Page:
1 Scopus citations


For large-scale seismic exploration in areas that lack even basic infrastructure, wired geophones are impractical because of the huge effort involved and their high deployment and operating costs. A network of wireless geophones capable of recording and transmitting data could be an inexpensive solution. However, a typical seismic survey can generate hundreds of terabytes of raw seismic data per day. It takes a huge amount of energy to transmit this massive amount of data from geophones to the on-site data collection center, thus making the transformation from pre-wired to wireless geophones a significant challenge. To reduce data traffic to the data center without putting additional strain on the geophone, a standalone and lightweight compressive sensing (CS) method is proposed in this work. The method takes advantage of the inherent sparsity in the seismic data to enable the geophone to sense data in a compressed manner. This significantly reduces the amount of data that needs to be recorded/transmitted by the geophone, making it energy-efficient. However, instead of employing conventional optimization-based CS reconstruction methods, we propose an efficient implementation of a deep convolutional neural network (DCNN). This network processes the compressed data received at the collection center without any a priori assumptions about the underlying seismic signal statistics, making it appropriate for a wide range of seismic data. The use of CS for energy-efficient sensing and transmission combined with powerful DCNN for reconstruction yields a system that could achieve signal-to-noise ratio (SNR) of around 30 dB with a compression gain of 16 on a field dataset. Finally, when compared with existing methods, the proposed approach demonstrates significant superiority in maximizing compression gain and reconstruction quality for both synthetic and real-field datasets.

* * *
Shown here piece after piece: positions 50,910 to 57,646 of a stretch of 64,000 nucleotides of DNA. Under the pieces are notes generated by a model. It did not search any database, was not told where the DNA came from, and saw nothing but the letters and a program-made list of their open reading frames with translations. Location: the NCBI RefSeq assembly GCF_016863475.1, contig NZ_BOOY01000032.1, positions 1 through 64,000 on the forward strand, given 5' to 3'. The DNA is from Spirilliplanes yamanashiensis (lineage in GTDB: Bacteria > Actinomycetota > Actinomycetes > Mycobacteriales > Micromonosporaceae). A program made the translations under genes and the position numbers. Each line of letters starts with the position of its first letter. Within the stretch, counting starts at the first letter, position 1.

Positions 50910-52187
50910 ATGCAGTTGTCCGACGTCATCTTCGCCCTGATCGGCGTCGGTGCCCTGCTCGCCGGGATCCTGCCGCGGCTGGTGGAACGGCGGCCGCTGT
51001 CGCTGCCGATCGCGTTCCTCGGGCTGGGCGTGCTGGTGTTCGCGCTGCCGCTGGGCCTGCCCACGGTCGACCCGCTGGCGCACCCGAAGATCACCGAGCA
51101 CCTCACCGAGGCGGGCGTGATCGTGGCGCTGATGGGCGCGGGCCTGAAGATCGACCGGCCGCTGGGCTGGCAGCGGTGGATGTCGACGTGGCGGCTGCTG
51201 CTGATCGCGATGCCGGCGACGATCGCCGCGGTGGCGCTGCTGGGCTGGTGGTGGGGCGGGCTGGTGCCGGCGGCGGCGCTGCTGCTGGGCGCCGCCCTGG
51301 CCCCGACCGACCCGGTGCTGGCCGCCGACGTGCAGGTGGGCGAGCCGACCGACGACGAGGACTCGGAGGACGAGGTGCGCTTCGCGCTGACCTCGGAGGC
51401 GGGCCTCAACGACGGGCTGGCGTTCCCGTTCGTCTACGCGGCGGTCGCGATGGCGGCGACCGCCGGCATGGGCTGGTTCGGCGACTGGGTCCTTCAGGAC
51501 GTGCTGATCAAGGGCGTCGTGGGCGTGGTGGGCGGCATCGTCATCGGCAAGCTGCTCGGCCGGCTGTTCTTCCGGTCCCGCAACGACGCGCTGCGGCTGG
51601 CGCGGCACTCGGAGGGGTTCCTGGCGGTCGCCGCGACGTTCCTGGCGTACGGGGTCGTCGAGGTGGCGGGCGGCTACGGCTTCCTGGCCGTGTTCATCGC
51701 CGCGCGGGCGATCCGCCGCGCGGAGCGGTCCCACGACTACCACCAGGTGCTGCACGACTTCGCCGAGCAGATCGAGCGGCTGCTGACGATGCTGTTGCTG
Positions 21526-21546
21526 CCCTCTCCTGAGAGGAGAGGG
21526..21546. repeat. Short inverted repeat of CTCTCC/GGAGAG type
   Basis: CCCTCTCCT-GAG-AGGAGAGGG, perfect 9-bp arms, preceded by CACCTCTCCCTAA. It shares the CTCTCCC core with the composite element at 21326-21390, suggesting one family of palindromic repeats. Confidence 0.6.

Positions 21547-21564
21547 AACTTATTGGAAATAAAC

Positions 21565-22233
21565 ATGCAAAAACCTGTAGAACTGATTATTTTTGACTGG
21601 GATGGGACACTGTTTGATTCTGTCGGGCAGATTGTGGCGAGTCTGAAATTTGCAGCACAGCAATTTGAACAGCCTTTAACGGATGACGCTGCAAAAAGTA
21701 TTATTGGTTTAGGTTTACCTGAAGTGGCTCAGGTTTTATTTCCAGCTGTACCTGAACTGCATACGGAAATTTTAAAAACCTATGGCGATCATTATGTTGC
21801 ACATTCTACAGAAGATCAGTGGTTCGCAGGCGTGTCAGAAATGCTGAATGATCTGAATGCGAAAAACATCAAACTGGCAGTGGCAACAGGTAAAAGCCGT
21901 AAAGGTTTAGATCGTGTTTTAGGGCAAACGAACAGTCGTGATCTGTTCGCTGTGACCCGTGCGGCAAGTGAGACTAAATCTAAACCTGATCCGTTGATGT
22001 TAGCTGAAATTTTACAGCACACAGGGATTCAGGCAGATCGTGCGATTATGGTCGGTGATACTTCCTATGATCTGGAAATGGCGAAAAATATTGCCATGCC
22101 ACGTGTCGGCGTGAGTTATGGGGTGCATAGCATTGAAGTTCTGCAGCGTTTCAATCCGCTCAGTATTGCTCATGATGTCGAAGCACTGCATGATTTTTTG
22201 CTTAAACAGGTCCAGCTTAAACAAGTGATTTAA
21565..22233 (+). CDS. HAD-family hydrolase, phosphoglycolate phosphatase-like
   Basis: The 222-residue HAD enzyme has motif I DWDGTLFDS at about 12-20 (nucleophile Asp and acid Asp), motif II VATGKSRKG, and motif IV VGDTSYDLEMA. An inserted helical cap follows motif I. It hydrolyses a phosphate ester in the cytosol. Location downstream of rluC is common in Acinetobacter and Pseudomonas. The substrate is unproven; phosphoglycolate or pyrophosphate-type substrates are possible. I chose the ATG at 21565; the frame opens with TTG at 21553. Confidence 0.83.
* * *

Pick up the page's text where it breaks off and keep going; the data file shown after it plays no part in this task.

Original languageEnglish
Article number5913409
JournalIEEE Transactions on Geoscience and Remote Sensing
StatePublished - 2023

Bibliographical note

Publisher Copyright:
© 1980-2012 IEEE.


  • Artificial intelligence (AI)
  • compressive sensing (CS)
  • deep neural networks
  • machine learning
  • seismic data

ASJC Scopus subject areas

  • Electrical and Electronic Engineering
  • Earth and Planetary Sciences (all)


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